The Inyo National Forest did 100 acres on their Crestview broadcast burn yesterday off Bald Mountain Road, south of Mono Lake. The smoke plume dispersed to the northeast, as can be seen in the satellite image and photo facing north up Owens Valley from near the intersection of Ed Powers Road with State Route 168.
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Posted by admin on October 20, 2011
The Inyo National Forest did a broadcast burn, Pilot/Corsair, of approximately 156 acres yesterday a few miles southeast of Mono Lake. Today they will burn another 100 acres of their Crestview broadcast burn. The photo below of Pilot/Corsairwas taken at about noon from the Crooked Meadows turnoff from East State Route 120, facing southeast. The smoke plume got vertical lift of about 5,000-7,000 feet above ground-level, allowing for good dispersion to the ESE (see 1:45 PM satellite image below).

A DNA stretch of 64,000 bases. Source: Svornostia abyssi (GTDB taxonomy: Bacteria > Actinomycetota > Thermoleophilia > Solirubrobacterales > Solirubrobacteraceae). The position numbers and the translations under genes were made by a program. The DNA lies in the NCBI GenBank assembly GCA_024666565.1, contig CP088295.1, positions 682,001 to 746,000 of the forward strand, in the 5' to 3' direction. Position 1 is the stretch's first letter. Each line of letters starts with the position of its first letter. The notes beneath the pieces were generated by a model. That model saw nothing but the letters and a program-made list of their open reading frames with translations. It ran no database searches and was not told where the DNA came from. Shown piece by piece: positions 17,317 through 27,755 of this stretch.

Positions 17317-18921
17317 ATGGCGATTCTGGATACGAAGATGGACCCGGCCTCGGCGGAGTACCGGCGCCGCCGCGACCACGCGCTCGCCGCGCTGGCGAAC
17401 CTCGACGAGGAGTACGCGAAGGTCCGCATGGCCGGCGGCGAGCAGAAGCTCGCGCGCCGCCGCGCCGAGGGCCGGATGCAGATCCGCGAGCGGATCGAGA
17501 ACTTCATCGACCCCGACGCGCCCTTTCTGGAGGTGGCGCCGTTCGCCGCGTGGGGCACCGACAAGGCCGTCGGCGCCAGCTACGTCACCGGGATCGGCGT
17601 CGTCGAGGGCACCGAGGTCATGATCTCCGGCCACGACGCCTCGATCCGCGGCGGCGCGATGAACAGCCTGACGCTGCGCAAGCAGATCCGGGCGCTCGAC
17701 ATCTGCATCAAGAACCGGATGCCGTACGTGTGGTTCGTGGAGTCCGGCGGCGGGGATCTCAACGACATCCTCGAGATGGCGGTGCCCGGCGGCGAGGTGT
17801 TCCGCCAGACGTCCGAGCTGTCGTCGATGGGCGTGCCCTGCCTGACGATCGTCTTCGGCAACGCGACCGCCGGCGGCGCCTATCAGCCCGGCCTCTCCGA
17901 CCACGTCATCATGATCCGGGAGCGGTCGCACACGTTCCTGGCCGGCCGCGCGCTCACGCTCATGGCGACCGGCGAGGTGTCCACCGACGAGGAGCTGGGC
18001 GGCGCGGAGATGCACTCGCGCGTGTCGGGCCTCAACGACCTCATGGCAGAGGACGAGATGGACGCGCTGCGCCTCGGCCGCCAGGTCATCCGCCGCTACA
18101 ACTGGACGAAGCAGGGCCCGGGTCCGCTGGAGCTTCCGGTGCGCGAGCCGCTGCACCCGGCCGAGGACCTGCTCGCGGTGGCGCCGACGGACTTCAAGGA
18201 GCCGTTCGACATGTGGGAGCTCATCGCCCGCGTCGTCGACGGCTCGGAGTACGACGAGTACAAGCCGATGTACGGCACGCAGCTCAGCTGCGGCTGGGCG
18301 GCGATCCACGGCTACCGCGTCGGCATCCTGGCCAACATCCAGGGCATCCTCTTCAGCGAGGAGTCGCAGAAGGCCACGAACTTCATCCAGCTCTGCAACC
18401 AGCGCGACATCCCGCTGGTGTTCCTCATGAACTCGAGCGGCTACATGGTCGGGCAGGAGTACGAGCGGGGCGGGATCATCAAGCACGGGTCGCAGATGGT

There was some concern, based on fire weather predictions, that the winds would change to out of the north later in the afternoon and evening. This did not materialize though as the smoke plume continued to go east towards nightfall, as can be seen looking up Owens Valley from East Line Street in the photo below. The smoke stacked up against the White Mountains some, but then dispersed on over into Nevada. Remote Automated Weather Stations (RAWS) near the burn location actually recorded the winds shifting to the south overnight.
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Posted by admin on July 28, 2011
The Lion Fire (http://www.inciweb.org/incident/2400) grew to 16,350 acres yesterday, July 27, 2011, as the Sequoia National Forest continued to ignite new areas, burning back from terrain features such as rocky ridges and creekbeds in order to establish containment lines. They have been employing this strategy for the last several days causing a dramatic increase in acreages burned per day and smoke emissions (see burn progression at Lion_7-27-2011. We’ve all seen and experienced the smoke. Although only listed as 15% contained, the fire is pretty successfully boxed in by these “burnout” operations. Therefore, growth and smoke emissions should drop off dramatically in the next few days.